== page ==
BillyDean and Suzette

of myotonic dystrophy. Subsequent testing for each of the other family members revealed that BillyDean and his half-sister, half-brother, and father all possessed the mutation that results in the condition. “If it wasn’t for the student speaking up and the neurologist receiving that well, we would not have gotten that diagnosis,” says Suzette. Finally, after years of searching, BillyDean and his family found the answers they were searching for.

Suzette and her family embraced the diagnosis. Suzette says, “Having that information, even though there was not any treatment or a cure—at least we could start trying to manage it differently. I always say, at least when you have a correct diagnosis… you can start making better choices and decisions about day-to-day life so that that person can live their best life.

As they learned more about life with DM1, BillyDean and Suzette made changes to their daily lives. Suzette switched from her hospital-based nursing job to one where she could work from home, allowing her to better support BillyDean. She also devoted her time to finding other families on the same disease journey. At the time, the primary resource for individuals living with DM1 was the Muscular Dystrophy Association (MDA). She took a day off of work and searched through MDA’s records to connect with other families living with DM1—and her efforts were rewarded. Suzette hosted her first DM1 event at a local library, and so many families attended

Joachim, living with DM1
“Living with DM1 taught me to slow down and live in the day. When I wake up, my goal is to make sure that BillyDean and I have the best day possible that day, whatever that is.”

that there weren’t enough chairs for everyone. From there, she embarked on the mission to create the first support group for individuals living with myotonic dystrophy in Indiana, and her organization predated even the Myotonic Dystrophy Foundation. Suzette describes the most important part of her advocacy as “being there for other people” and “keeping yourself and the people around you as supportive as possible.”

As Suzette demonstrates, caregivers are an essential component of the muscular dystrophy community. When asked what she would say to caregivers of individuals newly diagnosed with DM1, Suzette responded, “You have to develop coping skills for yourself so that you can advocate for that person while taking care of yourself as well.” She says, “It’s like on an airplane when they say, ‘Put your mask on first before helping another person.’”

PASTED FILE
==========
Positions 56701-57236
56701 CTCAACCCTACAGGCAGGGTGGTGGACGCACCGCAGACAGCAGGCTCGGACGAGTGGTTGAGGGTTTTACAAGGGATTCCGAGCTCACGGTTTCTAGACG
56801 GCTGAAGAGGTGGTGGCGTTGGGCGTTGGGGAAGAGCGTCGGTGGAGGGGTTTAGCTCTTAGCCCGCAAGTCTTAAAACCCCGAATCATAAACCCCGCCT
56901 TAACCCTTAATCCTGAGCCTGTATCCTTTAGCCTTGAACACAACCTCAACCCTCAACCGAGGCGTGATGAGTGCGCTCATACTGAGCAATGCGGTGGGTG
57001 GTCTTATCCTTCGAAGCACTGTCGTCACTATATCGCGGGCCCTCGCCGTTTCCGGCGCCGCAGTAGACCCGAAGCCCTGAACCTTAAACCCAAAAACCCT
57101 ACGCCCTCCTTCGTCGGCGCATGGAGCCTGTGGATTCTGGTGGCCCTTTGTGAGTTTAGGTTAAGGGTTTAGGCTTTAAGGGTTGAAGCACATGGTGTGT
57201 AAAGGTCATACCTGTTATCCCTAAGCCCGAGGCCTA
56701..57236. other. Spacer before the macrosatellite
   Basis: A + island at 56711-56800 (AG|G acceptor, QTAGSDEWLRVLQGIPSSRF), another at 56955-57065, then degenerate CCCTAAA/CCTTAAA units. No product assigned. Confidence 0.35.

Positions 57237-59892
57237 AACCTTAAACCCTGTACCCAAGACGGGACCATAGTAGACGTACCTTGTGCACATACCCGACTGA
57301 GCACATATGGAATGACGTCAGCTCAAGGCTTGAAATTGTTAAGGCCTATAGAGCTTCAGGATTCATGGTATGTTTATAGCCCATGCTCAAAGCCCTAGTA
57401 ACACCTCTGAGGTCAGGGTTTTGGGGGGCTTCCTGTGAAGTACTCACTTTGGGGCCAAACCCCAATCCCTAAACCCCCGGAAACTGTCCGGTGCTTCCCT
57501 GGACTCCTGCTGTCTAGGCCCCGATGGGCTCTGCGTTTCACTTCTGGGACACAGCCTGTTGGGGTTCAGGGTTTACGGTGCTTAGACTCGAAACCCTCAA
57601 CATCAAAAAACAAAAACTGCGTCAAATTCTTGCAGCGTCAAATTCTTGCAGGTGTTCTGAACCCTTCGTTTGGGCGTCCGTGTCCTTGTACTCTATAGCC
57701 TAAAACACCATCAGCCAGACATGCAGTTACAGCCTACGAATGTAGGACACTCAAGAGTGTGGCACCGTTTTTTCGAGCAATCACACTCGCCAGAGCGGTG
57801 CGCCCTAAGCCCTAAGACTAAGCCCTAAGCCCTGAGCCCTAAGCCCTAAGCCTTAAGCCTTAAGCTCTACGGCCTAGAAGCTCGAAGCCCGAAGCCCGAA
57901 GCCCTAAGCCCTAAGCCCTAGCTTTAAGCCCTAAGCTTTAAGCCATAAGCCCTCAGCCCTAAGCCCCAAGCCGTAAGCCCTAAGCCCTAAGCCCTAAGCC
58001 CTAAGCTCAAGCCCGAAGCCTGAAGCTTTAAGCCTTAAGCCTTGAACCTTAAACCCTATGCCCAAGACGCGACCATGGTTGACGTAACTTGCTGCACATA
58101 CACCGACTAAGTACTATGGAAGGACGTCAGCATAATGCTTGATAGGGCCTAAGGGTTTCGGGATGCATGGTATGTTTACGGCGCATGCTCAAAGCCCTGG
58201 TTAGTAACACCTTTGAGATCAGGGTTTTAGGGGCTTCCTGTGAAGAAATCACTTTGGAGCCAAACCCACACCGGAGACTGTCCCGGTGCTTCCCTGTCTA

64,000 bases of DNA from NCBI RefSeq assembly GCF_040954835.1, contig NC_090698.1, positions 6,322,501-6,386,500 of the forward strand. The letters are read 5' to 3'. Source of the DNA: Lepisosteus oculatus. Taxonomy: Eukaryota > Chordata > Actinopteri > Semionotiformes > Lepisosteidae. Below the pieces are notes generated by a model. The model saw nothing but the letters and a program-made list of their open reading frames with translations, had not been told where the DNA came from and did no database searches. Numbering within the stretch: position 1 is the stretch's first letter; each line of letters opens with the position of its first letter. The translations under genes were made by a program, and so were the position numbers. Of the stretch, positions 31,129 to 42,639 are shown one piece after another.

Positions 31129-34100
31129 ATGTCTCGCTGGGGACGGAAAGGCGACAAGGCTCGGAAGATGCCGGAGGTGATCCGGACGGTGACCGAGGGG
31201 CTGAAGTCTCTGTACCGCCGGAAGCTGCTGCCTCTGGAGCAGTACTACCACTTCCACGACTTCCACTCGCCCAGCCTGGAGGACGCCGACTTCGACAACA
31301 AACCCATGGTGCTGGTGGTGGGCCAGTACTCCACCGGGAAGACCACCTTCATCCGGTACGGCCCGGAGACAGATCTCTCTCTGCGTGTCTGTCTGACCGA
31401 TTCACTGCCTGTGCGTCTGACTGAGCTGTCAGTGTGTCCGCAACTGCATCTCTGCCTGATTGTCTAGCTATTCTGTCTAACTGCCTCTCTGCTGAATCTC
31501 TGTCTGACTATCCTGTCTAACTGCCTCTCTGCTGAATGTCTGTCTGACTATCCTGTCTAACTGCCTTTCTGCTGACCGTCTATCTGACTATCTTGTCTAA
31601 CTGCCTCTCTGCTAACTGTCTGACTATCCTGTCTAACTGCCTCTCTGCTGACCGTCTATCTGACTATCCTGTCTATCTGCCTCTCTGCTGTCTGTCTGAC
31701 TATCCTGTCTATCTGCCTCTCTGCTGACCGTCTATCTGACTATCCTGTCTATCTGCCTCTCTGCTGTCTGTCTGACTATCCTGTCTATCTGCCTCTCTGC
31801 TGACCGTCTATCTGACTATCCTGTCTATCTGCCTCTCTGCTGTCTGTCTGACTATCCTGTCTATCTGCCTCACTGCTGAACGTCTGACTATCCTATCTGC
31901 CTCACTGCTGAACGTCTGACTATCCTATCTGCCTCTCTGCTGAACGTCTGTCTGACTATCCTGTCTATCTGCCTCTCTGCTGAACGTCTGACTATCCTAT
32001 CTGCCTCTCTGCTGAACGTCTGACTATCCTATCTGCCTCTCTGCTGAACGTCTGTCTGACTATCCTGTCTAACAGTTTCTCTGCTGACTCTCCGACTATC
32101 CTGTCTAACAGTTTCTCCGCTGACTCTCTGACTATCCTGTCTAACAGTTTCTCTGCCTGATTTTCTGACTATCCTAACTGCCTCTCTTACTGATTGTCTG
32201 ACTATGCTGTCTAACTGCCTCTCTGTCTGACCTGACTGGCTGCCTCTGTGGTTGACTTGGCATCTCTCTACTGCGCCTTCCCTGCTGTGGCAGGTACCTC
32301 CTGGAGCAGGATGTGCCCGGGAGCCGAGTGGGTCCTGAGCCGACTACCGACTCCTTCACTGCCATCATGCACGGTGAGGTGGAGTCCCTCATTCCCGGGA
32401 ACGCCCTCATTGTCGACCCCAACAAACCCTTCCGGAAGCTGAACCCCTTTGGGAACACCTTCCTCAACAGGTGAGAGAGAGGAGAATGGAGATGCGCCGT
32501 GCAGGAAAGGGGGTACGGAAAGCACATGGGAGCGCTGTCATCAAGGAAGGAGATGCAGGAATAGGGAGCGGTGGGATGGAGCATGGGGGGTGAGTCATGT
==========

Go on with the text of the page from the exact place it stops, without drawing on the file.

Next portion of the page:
Suzette’s own coping skills consist of activities such as listening to music and spending time with her grandchildren. BillyDean, on the other hand enjoys bowling and says, “I ride horses when I can.” While Suzette describes herself and BillyDean as “total opposites,” they’re still able to find ways to have fun together. They both like to spend time outdoors, and Suzette will roller-skate on the driveway while BillyDean tends to their property. BillyDean is “a self-proclaimed John Deere man” and serves as the land manager, taking care of the property and completing repairs.

Aside from yardwork, BillyDean enjoys taking care of his service dog, Gabe. “He’s a golden retriever cross – he’s part golden retriever, part Great Dane,” BillyDean tells us, and Suzette is sure to add on that Gabe is BillyDean’s “best friend and motivator.”

Suzette says, “Living with DM1 taught me to slow down and live in the day. When I wake up, my goal is to make sure that BillyDean and I have the best day possible that day, whatever that is. Sometimes it might just be getting a shower, and other times it’s a lot more exciting stuff, but whatever it is for that day, I try to make sure that it’s a good day and that we are thankful.” She notes: “I used to live in such a hurried state,” but it turns out, “BillyDean’s world actually works better for me. I make sure now that I see the value in every day, and I didn’t used to do that before…and so I just look at life differently now.”

Joachim, living with DM1